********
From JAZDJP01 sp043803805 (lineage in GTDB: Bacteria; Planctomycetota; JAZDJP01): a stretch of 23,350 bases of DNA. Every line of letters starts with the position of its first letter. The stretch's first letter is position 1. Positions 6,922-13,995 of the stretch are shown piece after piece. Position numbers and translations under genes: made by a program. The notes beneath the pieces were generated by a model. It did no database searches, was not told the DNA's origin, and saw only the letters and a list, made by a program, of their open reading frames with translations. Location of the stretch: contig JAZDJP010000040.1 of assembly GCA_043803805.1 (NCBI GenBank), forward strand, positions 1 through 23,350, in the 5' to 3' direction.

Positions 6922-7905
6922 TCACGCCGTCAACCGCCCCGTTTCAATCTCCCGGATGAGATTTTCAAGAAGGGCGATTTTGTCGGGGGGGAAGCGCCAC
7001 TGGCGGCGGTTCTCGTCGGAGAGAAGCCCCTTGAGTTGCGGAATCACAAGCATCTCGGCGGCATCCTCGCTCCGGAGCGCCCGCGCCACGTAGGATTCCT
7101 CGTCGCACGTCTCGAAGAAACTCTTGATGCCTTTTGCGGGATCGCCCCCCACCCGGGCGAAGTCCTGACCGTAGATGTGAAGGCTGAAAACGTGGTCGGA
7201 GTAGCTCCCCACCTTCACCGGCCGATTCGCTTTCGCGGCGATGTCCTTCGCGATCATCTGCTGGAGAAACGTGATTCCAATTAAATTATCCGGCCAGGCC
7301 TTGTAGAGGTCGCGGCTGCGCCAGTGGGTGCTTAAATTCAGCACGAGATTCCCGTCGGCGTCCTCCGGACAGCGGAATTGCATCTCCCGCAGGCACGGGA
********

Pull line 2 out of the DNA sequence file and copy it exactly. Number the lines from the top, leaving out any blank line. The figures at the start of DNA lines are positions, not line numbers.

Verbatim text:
Positions 6922-7905